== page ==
Spring courses offer short affordable study abroad experiences
BY ELLEN ROSSOW
Jeremy Carney, associate professor in the School of Social Work, is eagerly planning two trips overseas for the spring.
His trips, one to Asia and one to Argentina, will be focusing primarily on human rights and sustainability in these areas.
The trip to South America, which will take place over spring break, is a university studies class, while the May trip to Southeast Asia, is a class for students of the social work department.
Besides traveling to their destinations, the students will be partaking in seminars before their travel, which will, according to Carney, accomplish three things.
“First, these groups will be spending a lot of time together so, getting to know each other,” Carney said. “Also, the education on what the cultures we are going to be experiencing, and third is preparing for international travel.”
Carney has had a lot of experience traveling abroad, as he has brought students to various countries over the past few years.
“I have gone to Denmark, Norway, Ireland and Spain,” Carney said.
According to Carney, preparing for international travel is very important, especially since many students who go on these trips may not have had these experiences before.
“We have had many students who have never even been on a plane before,” Carney said.
While students with various experience levels are signed up to travel this spring, these students all share something: their passion for human rights.
“It is for anybody that really has passion for human rights,” Carney said. “Really, if we look at that list, there are over a dozen majors that are going to be participating.”
Now for those going to Argentina this spring, the focus will be a lot on the human history of the area, which has a history of what Carney said has been called a “dirty war.”
“Many citizens ‘disappeared’ and there is still no accounting for that,” Carney said. “So what happens in Buenes Aires is, every week, they have what they call the ‘Madre March,’ where the mothers of these people march and demand answers.”
Besides human history, Carney’s students will be looking at sustainability efforts in the area.
“There are families that have family wine operations that have banded together to kind of compete with the big corporations,” Carney said. “We will go to some of those places.”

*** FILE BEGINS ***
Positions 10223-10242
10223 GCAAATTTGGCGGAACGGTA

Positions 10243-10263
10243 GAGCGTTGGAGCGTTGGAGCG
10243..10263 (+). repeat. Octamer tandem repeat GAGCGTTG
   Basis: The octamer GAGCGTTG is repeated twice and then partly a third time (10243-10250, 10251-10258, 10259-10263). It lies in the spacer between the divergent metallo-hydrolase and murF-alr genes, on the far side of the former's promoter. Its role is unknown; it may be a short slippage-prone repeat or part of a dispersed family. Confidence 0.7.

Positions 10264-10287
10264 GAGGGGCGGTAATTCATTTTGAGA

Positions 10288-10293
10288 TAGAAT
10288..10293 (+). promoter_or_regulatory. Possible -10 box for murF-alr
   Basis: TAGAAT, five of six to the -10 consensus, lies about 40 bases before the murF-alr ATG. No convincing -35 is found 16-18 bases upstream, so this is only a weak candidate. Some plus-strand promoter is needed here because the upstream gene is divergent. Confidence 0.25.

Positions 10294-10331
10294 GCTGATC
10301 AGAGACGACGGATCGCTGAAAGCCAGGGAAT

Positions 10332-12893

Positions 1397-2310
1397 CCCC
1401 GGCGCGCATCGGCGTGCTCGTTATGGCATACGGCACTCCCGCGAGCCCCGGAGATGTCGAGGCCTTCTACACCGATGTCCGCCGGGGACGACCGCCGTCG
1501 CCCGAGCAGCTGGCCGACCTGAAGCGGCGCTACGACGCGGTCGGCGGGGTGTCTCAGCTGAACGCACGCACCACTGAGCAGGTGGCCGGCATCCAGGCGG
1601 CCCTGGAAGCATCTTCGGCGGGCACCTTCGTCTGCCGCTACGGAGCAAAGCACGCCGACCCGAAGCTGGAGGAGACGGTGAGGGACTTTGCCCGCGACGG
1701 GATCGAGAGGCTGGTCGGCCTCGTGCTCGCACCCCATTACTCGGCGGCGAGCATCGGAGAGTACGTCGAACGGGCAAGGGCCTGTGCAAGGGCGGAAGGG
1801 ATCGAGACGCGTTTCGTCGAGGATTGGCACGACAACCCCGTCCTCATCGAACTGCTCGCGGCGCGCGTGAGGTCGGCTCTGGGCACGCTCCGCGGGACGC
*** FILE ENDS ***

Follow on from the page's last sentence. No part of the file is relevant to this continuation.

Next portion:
Carney’s trip to Southeast Asia, which will go to Vietnam, Cambodia and Thailand will also be focused on human rights.
“While in Vietnam, we will be visiting the American war museum,” he said. “We will look at how the history of war has effected Vietnam, we will look at the genocide that took place there.”
Students will also learn about the issue of human trafficking that takes place in that part of the world, and work with a Fargo-based organization, Unseen Ministries, that funds efforts in that area.
While abroad, both trips will be dealing with destination universities, to learn from faculty and students there.
While many students worry about not being able to afford traveling abroad, Carney encourages students to consider signing up for courses such as these.
“We try to do things relatively inexpensively,” Carney explained. “In my experience here, most students that go got MSUM aren’t able to study abroad for an entire semester or an entire year… It’s very expensive, so for students to be able to study abroad, it has to be something like this with a shorter travel period.”
Carney believes opportunities like the two trips he will be going on are perfect for students not only because of their affordability, but also because of the timing.
“The truth is, it is the perfect time in your life to do it,” Carney said. “Before you know it, you are going to be starting your career path, or maybe a family, and it’s going to be difficult to get away for weeks at a time. It’s a good time in people’s lives to travel.”
Both of Carney’s courses for this spring are full, but Carney sees this as good news.
“The good news out of this, though, is that we are showing the administration that these are viable programs,” Carney said. “So, there will be more of them in the future.”